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Archive for the ‘Machine translation’ Category

Last article on Linkedin

I’ve just written an article on Linkedin about our new API for post-edited machine translation. Enjoy it! Translating, fast and slow

Written by Diego Bartolome

17/03/2015 at 09:49

Innova o desaparece

He escrito este artículo para el blog de GALA… Innovate or Disappear.

The world changes so fast. Industrial revolutions took several decades to spread, but nowadays disruptive innovations become available worldwide in a matter of months. This is the age of speed. The models describing change are no longer linear but exponential. If you are leading an organization, you need to redefine yourself in real time to keep up with competition that might not yet be known. The sustainability of your company may be at stake.

When we were kids, we all had the necessary skills to innovate: questioning, observing, associating, networking, and experimenting. Maybe because of education, the intensity of each is somehow lost during our youth, and when we become adults, only some lucky ones such as Steve Jobs, Elon Musk, or Jeff Bezos can create companies that disrupt entire industries. Certainly, those inspiring leaders do not have an extreme performance for every skill, but rather a fruitful combination or the right DNA.

Innovators are usually continuous questioners who enjoy asking lots of questions that challenge the status quo. As we learned from the Toyota Production System invented by Taiichi Ohno, you must ask Why at least five times to find the real cause of a problem. Many managers tend to ask Why just once, which implies that they patch problems without any real change or improvement. Another good question is What if. Leading by questioning usually leads to new insights and directions that might have been previously disregarded because of fear.

Observe. Everything. With intensity. If we do that, new ideas might arise to improve the way we do things in our own company. We must see life as if everything was new and continue to be surprised by everything that surrounds us. Just like when you were a kid, when everything was so new it was challenging to keep up. Can you see things others can’t? You should never stop learning, and don’t be afraid of surprises that might be closer than you expect. Just open your eyes.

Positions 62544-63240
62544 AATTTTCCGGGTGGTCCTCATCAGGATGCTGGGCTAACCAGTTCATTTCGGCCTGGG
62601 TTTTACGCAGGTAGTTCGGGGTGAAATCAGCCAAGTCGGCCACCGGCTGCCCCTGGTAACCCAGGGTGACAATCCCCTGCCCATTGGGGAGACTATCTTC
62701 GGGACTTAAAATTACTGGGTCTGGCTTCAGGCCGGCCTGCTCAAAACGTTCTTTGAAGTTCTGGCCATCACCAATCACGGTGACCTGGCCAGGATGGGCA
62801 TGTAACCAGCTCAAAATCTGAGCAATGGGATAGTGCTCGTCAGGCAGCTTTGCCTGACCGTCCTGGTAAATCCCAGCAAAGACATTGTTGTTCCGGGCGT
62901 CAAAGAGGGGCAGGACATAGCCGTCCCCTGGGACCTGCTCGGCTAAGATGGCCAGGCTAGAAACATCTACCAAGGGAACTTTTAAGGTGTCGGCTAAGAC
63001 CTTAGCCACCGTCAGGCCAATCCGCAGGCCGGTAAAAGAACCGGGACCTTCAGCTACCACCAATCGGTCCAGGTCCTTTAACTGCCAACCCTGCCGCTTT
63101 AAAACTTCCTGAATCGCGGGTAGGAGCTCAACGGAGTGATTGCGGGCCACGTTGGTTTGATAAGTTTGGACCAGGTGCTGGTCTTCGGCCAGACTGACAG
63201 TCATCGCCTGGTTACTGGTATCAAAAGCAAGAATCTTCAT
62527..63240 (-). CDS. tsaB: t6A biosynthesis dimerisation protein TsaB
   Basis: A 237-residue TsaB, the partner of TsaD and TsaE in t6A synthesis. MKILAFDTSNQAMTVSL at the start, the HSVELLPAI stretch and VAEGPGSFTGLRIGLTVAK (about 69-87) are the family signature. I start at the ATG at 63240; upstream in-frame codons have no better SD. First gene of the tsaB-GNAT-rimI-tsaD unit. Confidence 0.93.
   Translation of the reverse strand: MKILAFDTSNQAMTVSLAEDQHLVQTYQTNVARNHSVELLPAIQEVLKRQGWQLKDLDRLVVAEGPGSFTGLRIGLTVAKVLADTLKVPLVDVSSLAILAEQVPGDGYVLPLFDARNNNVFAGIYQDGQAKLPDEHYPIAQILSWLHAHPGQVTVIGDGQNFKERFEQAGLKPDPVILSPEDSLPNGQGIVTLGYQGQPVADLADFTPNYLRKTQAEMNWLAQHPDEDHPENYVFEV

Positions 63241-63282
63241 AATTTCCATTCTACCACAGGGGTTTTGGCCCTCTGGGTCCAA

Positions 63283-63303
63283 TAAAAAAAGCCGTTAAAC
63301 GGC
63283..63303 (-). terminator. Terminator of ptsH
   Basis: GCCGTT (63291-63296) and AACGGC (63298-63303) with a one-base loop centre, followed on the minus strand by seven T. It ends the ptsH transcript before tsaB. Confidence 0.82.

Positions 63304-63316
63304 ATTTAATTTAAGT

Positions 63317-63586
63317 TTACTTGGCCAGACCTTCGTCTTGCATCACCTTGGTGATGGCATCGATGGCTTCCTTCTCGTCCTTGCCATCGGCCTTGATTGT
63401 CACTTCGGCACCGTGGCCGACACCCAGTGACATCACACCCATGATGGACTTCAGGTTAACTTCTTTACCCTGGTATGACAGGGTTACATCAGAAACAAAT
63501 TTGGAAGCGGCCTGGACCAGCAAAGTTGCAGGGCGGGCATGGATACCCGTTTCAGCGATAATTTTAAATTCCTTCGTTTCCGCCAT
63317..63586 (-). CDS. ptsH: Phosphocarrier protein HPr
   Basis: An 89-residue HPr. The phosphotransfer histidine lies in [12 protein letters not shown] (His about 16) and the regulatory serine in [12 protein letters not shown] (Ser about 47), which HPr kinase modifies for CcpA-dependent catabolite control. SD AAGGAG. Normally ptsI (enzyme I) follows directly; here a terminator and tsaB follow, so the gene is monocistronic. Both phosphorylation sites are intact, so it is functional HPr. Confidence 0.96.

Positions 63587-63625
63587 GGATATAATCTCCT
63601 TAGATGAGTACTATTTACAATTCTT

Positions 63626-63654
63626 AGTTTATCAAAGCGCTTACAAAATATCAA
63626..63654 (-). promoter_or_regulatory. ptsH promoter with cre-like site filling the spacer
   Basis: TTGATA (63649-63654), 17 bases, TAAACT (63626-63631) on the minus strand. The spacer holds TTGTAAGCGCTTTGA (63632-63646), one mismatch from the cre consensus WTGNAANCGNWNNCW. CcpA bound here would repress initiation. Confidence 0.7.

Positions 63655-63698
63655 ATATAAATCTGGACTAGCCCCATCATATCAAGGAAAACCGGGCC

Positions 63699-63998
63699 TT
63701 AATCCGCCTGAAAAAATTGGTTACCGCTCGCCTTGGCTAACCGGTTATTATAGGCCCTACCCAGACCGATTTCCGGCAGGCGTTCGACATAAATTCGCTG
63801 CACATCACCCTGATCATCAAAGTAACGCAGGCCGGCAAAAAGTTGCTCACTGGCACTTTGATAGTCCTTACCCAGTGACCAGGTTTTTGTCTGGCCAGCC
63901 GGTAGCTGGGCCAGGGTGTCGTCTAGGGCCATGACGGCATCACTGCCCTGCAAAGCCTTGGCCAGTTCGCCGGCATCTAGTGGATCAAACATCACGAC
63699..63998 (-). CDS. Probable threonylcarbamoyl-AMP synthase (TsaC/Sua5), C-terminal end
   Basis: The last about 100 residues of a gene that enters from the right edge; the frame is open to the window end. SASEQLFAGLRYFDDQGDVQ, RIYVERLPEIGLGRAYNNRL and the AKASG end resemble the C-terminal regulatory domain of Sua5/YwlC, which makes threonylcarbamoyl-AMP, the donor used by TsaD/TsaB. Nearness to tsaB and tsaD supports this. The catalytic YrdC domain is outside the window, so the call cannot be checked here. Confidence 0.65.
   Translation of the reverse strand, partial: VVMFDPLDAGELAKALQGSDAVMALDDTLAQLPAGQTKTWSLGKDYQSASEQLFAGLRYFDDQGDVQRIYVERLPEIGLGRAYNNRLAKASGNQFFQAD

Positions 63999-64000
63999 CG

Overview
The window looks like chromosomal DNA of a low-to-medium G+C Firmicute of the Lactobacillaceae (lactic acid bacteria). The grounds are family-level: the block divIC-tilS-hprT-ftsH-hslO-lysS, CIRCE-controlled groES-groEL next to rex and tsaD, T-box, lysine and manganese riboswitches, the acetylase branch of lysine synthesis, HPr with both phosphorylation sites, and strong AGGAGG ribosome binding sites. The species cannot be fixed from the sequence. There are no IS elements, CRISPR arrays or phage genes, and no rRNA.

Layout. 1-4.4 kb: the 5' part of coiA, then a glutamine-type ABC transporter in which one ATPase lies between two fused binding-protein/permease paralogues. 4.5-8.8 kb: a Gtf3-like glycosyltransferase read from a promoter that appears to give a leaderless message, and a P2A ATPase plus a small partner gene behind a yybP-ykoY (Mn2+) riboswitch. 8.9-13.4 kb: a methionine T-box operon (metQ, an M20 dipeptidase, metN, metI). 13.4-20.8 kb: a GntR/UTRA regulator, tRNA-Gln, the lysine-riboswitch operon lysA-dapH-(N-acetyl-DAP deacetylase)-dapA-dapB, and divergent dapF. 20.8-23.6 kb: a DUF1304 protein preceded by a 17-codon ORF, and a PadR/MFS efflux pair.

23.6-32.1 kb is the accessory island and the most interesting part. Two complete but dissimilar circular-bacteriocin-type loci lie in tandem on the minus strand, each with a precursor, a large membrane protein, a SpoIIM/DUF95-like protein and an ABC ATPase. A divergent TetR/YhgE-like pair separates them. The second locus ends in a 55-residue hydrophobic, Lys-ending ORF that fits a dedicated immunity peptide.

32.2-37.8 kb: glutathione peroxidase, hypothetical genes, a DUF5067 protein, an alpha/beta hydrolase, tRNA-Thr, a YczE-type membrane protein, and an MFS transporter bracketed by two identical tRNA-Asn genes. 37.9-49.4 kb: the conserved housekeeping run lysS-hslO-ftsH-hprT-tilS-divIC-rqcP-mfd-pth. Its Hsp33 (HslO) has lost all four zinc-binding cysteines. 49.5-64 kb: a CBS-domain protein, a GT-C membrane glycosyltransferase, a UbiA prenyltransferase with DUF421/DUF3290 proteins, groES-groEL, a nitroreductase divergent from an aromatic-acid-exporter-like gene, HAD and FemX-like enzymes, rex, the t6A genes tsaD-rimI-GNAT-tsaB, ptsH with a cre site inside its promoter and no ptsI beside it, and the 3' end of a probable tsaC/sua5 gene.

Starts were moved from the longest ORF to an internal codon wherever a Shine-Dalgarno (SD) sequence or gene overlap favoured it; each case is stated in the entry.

Many innovations come today from associating, i.e. connecting ideas from different fields into the one we know best. This is T-Type knowledge, where only a little is known about many different fields, and wide know-how of a particular area. The best innovations are located at the intersection of several disciplines.  Some experts define creativity as the ability to connect things. So play around and enrich what you do with ideas from other fields.

Networking is also a key to successful innovation. Get to know people, and talk about their passions and things you could do together. Build trust among the people you know, and create something of worth with them. Certainly, people like you are easy to connect with, but people that are completely different might become your most innovative partners. Attend industry conferences (such as GALA’s upcoming event in Istanbul) but learn also from people in other fields. You’ll never regret it.

Last but not least, experimentation is the first step to making things happen. Wanna-be doers just think about their ideas, fall in love with them, but never go beyond that, creating zero value for society. If you want to achieve something and improve the world, you need to start playing, experimenting, breaking things, and asking for forgiveness rather than permission. This experimentation will help you validate your hypotheses, and will show you what works and what doesn’t. You never know until you try.

In my session at GALA 2014 in Istanbul, I’ll discuss how to add these innovative skills to your organization. In preparation for this session, you may wish to read the book The Innovator’s DNA: Mastering the Five Skills of Disruptive Innovators, by Jeff Dyer, Hal Gregersen, and Clayton M. Christensen. And if you want to share your experience with innovation at your company, be sure to attend KnowledgeFest with me!